New resource for survivors helps guide life after cancer diagnosis and treatment
Today, the National Comprehensive Cancer Network (NCCN) announced the publication of new, free informational resources on health and wellness for cancer survivors. These two new NCCN Guidelines for Patients are focused on healthy living and managing late and long-term side effects, and include appropriate ongoing screening for recurrence. The books are available for free to view and print at NCCN.org/patients or via the NCCN Patient Guides for Cancer App, thanks to funding via the NCCN Foundation and sponsorship by Good Days. The books Survivorship Care for Healthy Living and Survivorship Care for Cancer-Related Late and Long-Term Effects provide jargon-free roadmaps for what comes next after initial cancer diagnosis and therapy.
“Getting a cancer diagnosis is scary. Surviving cancer can be even more scary,” said Ethan Zohn, 2x Cancer Survivor and Stem Cell Transplant Recipient, Winner of SURVIVOR Africa & Social Entrepreneur (@EthanZohn on Twitter and Instagram). “There are loads of uncertainty and invisible scars that need healing. That’s why I work tremendously hard to maintain my mental, physical and spiritual health in survivorship. Surrounding myself with family and friends, exercising, and getting out in nature has helped create balance in my life.”
“Just because initial therapy is over, doesn’t mean that it’s done,” explained Crystal Denlinger, MD, FACP, Fox Chase Cancer Center, Chair of the NCCN Guidelines Panel for Survivorship. “Treatment may end, but fatigue, neuropathy, and other effects can linger. For some, cancer survivorship means long-term management as they continue to live with and through disease. These guidelines are applicable for survivors who are disease free as well as those living with cancer. They are far reaching across all cancer types, genders, and ages.”
“These guidelines include information on healthy living after a health crisis; which are good recommendations even for people who’ve never been diagnosed with cancer,” added Tara Sanft, MD, Yale Cancer Center/Smilow Cancer Hospital, Vice-Chair of the NCCN Guidelines Panel for Survivorship. “We want everyone to make a realistic plan to start moving more. It sounds simple, but we have really good data that exercise can reduce recurrence, even in people who didn’t exercise before diagnosis. It’s never too late.”
The guidelines pay heightened attention to mitigating risks of cardiovascular disease. There is also information for primary care providers to appropriately advise survivors, in collaboration with oncologists, to help them stay up-to-date on evolving screening recommendations.
Drs. Denlinger and Sanft stress that good survivorship care doesn’t have to wait until remission; in fact, they advocate taking care of the whole person beginning at diagnosis. They point out that preventive strategies include vaccination and appropriate screening as well as health behaviors.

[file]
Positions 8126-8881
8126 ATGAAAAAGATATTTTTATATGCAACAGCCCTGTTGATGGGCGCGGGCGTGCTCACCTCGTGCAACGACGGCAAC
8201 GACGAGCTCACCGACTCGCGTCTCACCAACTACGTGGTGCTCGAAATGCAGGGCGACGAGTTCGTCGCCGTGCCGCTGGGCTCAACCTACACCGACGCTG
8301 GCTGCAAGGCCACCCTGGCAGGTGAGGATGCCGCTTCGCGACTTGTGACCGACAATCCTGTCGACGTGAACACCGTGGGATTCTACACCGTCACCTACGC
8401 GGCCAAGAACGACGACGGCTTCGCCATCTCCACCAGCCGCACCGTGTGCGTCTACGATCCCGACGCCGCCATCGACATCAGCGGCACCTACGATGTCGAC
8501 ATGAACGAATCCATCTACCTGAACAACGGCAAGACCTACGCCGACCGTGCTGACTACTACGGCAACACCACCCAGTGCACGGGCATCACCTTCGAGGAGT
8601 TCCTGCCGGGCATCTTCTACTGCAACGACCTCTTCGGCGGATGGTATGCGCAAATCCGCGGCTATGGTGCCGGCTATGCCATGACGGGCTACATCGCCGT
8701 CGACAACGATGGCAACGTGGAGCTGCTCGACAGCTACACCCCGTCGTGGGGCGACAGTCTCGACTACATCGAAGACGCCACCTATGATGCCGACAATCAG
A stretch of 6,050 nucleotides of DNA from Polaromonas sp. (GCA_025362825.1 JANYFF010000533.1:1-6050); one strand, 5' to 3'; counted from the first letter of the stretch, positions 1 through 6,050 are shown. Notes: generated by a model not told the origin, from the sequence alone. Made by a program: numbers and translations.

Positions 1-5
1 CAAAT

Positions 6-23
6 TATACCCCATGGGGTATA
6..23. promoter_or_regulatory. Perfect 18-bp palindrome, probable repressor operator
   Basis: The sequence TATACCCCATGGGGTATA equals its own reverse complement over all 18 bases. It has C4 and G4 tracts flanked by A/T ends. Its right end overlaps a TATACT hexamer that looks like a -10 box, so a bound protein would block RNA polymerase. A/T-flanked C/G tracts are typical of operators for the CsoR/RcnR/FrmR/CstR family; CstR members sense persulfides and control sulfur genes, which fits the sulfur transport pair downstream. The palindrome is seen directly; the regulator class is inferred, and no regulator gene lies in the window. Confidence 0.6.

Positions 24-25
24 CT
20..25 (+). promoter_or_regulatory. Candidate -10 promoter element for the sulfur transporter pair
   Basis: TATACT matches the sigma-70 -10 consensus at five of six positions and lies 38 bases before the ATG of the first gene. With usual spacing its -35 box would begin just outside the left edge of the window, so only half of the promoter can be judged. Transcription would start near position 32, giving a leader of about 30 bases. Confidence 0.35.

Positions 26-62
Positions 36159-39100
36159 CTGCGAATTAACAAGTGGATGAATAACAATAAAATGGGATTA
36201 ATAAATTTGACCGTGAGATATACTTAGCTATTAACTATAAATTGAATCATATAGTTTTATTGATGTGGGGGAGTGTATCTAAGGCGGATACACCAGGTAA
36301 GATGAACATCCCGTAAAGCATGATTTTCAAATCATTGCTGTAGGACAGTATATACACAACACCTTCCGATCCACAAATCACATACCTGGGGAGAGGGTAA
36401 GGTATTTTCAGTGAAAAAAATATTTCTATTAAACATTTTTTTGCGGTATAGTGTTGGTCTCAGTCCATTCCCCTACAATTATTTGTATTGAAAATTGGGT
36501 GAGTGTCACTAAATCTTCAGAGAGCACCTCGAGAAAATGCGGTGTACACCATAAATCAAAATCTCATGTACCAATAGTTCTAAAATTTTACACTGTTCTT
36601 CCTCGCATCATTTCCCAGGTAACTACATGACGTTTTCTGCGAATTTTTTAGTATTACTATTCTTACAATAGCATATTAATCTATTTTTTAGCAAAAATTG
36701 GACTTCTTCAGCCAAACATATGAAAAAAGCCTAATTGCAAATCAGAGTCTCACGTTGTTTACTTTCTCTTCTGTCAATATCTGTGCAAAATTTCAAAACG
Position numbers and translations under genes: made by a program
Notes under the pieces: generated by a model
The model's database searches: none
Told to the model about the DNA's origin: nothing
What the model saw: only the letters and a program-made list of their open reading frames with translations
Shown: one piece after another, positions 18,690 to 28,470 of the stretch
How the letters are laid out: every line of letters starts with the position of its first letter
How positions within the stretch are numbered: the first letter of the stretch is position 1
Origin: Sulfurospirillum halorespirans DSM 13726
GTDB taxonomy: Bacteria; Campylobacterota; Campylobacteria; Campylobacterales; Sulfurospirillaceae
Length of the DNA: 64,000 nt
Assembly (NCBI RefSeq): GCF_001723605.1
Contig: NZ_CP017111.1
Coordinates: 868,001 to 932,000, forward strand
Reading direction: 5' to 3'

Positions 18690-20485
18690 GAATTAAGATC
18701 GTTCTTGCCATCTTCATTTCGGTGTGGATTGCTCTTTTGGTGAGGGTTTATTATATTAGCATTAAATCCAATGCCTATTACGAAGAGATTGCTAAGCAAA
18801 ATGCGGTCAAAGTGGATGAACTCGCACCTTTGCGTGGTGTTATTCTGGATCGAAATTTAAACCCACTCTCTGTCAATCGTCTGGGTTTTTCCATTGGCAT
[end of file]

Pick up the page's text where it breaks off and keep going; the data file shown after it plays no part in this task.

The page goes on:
“We know people do better overall when they’re healthier,” said Dr. Sanft. “We can improve longevity by addressing all of the factors that lead to poorer health and taking steps now to reduce long-term effects from treatment.”
This position is echoed in the NCCN Clinical Practice Guidelines in Oncology (NCCN Guidelines) for Survivorship, the trusted evidence- and expert-consensus based clinical practice guidelines that serve as the blueprint for these new patient guides. NCCN recognizes that the population of cancer survivors is growing rapidly, due to both an increase in diagnoses, and improving care methods that keep more people alive for longer. This is resulting in a greater need for research into long-term effects from traditional and emerging therapies, with the latter including immune checkpoint inhibitors and chimeric antigen receptor (CAR) T-cell therapy (side-effects from both immunotherapy types are covered in recently-published NCCN Guidelines for Patients).
There are now more than fifty different books for patients and caregivers from NCCN covering every major type of cancer, along with topics like managing cancer-related distress, nausea and vomiting, and special considerations for adolescents and young adults across all cancer types. Printed versions are available for a nominal fee at Amazon.com in addition to the free digital versions at NCCN.org/patients.
NCCN also just released new books for patients and caregivers on bone cancer and primary central nervous system (CNS) lymphoma. The NCCN Guidelines for Patients: Bone Cancer focuses on tumors that start in the bone or cartilage. The book includes treatment recommendations for chondrosarcoma, chordoma, Ewing sarcoma, giant cell tumor of the bone, and osteosarcoma. The NCCN Guidelines for Patients: Primary CNS Lymphoma offers expert diagnosis and treatment information for this uncommon and aggressive form of non-Hodgkin lymphoma that can start in the brain, spinal cord, eyes, or surrounding tissue.